A new Firefox extension lets anyone sharing an open wireless network at your neighbourhood café or workplace easily access your Facebook, Twitter and myriad other online accounts. It’s a terrifying tool designed to highlight a longstanding problem.
Seattle programmer Eric Butler’s new Firesheep extension can show you a graphical list of the online accounts of everyone sharing an open wifi network with you. With one click on an icon, you’re instantly logged in as them. A screenshot:
“HOLY CRAP” sums up the general Twitter reaction, as compiled by TechCrunch.
The vulnerability exploited by Firesheep has been there for years. Many major websites transmit the keys to your account — your login HTTP “cookies” — completely in the clear, with no encryption whatsoever. That’s not a problem when you’re on a well secured wireless network; for example if your local cafe uses WPA encyrption on the router, you’d almost certainly be fine. The vulnerable networks are those that are totally open, as well as, possibly, networks that use the weak WEP password system. You’ll typically see these types of vulnerable networks in college dormitories, cafes and restaurants, or at other businesses that never bothered to modernize their wireless infrastructure.
Vulnerable sites include Amazon, Dropbox, Facebook, Flickr, Foursquare, Google, nytimes.com, Tumblr, Twitter, WordPress, Yahoo and Yelp. These sites could fix the problem by routing cookies through the secure HTTPS protocol. Indeed, encouraging them to do so is why Butler created Firesheep:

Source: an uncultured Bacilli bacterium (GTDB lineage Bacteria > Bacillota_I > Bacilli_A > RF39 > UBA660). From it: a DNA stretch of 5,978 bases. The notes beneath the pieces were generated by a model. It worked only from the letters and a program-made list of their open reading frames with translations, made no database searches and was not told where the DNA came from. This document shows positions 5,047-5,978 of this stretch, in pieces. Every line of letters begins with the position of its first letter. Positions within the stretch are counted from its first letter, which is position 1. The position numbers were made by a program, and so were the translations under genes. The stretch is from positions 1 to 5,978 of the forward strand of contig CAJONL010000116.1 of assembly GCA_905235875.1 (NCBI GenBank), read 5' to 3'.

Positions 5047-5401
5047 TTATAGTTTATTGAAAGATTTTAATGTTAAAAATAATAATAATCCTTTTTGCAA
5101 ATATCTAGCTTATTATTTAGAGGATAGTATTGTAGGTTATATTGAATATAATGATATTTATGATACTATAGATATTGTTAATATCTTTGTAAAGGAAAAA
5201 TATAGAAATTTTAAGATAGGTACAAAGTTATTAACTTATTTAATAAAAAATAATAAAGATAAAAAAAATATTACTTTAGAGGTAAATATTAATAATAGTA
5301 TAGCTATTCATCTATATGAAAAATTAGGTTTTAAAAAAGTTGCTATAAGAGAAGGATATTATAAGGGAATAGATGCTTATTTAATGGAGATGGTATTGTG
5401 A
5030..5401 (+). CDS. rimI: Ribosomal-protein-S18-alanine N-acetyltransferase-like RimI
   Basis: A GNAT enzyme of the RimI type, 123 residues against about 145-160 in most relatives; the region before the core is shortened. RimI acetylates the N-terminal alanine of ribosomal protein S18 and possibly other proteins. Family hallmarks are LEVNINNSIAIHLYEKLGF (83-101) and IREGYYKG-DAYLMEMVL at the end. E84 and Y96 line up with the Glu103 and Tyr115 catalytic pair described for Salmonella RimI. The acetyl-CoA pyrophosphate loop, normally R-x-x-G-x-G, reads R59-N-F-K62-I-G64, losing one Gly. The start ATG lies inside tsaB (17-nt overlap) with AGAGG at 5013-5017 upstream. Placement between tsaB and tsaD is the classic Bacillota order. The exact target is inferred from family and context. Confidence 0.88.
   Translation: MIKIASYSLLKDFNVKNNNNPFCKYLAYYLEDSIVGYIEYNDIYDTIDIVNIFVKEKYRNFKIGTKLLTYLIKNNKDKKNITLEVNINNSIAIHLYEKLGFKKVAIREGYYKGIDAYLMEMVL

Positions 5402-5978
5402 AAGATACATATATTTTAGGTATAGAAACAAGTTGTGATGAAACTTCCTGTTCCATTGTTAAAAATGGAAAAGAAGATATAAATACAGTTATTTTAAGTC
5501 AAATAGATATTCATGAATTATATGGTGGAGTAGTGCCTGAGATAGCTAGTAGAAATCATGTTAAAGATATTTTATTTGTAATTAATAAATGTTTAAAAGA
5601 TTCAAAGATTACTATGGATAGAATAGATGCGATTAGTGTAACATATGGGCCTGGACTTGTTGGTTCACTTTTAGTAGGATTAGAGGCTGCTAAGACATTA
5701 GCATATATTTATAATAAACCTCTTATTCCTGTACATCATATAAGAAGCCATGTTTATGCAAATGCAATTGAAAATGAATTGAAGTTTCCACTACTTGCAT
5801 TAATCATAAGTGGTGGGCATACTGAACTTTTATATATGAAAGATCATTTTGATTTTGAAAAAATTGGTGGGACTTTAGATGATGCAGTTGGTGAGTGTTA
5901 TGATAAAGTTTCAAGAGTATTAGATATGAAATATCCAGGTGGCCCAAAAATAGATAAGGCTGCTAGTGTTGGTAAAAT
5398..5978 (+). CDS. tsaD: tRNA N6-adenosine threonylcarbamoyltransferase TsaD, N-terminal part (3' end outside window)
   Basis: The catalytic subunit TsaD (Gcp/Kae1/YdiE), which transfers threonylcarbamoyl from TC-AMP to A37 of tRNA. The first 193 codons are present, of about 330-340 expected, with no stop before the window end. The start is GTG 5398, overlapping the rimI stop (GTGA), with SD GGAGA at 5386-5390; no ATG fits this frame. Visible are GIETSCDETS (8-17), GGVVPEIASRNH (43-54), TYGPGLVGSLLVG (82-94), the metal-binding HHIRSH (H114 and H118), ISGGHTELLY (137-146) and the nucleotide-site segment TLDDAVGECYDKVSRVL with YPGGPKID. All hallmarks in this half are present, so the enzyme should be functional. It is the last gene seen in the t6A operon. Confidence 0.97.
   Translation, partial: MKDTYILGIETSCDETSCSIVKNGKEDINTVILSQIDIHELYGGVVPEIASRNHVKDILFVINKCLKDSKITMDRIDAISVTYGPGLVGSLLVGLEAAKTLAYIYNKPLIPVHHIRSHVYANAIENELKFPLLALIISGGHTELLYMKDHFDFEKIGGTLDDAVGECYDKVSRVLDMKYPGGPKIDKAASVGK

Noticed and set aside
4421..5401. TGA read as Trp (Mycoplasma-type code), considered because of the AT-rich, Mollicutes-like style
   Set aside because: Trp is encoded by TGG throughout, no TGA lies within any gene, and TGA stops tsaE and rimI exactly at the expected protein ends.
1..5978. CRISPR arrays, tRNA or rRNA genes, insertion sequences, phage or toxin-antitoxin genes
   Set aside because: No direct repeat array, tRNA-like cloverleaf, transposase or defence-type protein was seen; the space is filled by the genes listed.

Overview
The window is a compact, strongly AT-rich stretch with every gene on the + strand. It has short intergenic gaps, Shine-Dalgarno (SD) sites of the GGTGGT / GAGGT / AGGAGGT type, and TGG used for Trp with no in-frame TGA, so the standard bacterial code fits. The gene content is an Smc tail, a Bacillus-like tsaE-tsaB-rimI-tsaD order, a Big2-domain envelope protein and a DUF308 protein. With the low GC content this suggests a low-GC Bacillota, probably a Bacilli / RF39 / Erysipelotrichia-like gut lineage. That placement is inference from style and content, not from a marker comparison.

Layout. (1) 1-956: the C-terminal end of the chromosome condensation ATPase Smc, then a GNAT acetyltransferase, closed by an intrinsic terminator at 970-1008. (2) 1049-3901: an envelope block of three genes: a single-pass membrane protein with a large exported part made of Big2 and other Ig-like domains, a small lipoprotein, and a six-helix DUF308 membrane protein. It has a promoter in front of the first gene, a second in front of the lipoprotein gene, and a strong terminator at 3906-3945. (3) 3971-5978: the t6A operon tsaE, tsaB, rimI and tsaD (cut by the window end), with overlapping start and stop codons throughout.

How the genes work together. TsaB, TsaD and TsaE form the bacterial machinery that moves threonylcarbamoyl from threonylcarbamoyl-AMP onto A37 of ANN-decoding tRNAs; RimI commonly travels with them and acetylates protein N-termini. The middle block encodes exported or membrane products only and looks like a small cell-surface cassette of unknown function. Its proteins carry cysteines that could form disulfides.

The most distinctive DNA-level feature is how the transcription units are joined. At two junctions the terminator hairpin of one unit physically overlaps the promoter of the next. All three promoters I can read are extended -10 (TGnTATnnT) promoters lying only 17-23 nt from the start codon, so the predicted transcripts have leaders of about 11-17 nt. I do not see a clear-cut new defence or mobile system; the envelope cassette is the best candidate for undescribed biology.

Websites have a responsibility to protect the people who depend on their services. They’ve been ignoring this responsibility for too long, and it’s time for everyone to demand a more secure web.
Judging from internet reaction to Firesheep, that’s already happening.
Update: This vulnerability exists outside of the browser, so it’s not Firefox specific, and switching to Chrome will not help, as some commenters have suggested. It also shouldn’t affect cellular data networks, including 3G networks, so we’ve updated our wording above to make it clear we’re talking about wifi.
Although the problem is fundamentally in the wifi networks and the destination websites, there is a Firefox extension that tries to route around the problem by redirecting cookies through encrypted HTTPS connections. Since many web servers don’t offer HTTPS, your experience with that extension will be hit or miss. You can also ensure your GMail is locked down by checking the HTTPS toggle in your Gmail settings (it is secure by default). Your best bet, for now, is to avoid using open wifi networks.
[Photo via Shutterstock.com]